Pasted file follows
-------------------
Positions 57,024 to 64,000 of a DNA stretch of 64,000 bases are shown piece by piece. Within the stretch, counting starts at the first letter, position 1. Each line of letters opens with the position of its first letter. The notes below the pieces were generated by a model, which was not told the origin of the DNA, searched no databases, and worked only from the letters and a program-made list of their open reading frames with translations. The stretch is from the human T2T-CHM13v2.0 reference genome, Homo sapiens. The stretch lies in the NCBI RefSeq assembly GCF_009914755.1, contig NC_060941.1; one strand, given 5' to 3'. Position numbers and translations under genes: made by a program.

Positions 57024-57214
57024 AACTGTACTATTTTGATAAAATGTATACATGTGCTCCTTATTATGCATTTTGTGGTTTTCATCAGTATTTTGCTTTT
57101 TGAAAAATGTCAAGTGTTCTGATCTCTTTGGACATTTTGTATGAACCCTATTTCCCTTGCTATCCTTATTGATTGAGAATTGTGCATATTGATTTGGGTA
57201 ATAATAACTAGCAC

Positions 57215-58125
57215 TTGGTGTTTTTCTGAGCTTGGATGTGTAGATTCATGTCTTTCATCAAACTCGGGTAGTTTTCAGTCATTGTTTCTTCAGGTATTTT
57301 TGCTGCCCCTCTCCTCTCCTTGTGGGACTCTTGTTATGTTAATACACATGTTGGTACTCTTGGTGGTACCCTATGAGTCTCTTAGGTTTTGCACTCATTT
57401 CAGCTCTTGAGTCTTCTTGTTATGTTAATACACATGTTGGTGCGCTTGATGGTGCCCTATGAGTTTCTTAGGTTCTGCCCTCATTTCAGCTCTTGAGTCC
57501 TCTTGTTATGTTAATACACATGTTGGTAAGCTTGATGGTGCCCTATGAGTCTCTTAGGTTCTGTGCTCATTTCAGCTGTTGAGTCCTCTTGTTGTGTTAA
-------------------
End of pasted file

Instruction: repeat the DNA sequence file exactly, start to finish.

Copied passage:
Positions 57,024 to 64,000 of a DNA stretch of 64,000 bases are shown piece by piece. Within the stretch, counting starts at the first letter, position 1. Each line of letters opens with the position of its first letter. The notes below the pieces were generated by a model, which was not told the origin of the DNA, searched no databases, and worked only from the letters and a program-made list of their open reading frames with translations. The stretch is from the human T2T-CHM13v2.0 reference genome, Homo sapiens. The stretch lies in the NCBI RefSeq assembly GCF_009914755.1, contig NC_060941.1; one strand, given 5' to 3'. Position numbers and translations under genes: made by a program.

Positions 57024-57214
57024 AACTGTACTATTTTGATAAAATGTATACATGTGCTCCTTATTATGCATTTTGTGGTTTTCATCAGTATTTTGCTTTT
57101 TGAAAAATGTCAAGTGTTCTGATCTCTTTGGACATTTTGTATGAACCCTATTTCCCTTGCTATCCTTATTGATTGAGAATTGTGCATATTGATTTGGGTA
57201 ATAATAACTAGCAC

Positions 57215-58125
57215 TTGGTGTTTTTCTGAGCTTGGATGTGTAGATTCATGTCTTTCATCAAACTCGGGTAGTTTTCAGTCATTGTTTCTTCAGGTATTTT
57301 TGCTGCCCCTCTCCTCTCCTTGTGGGACTCTTGTTATGTTAATACACATGTTGGTACTCTTGGTGGTACCCTATGAGTCTCTTAGGTTTTGCACTCATTT
57401 CAGCTCTTGAGTCTTCTTGTTATGTTAATACACATGTTGGTGCGCTTGATGGTGCCCTATGAGTTTCTTAGGTTCTGCCCTCATTTCAGCTCTTGAGTCC
57501 TCTTGTTATGTTAATACACATGTTGGTAAGCTTGATGGTGCCCTATGAGTCTCTTAGGTTCTGTGCTCATTTCAGCTGTTGAGTCCTCTTGTTGTGTTAA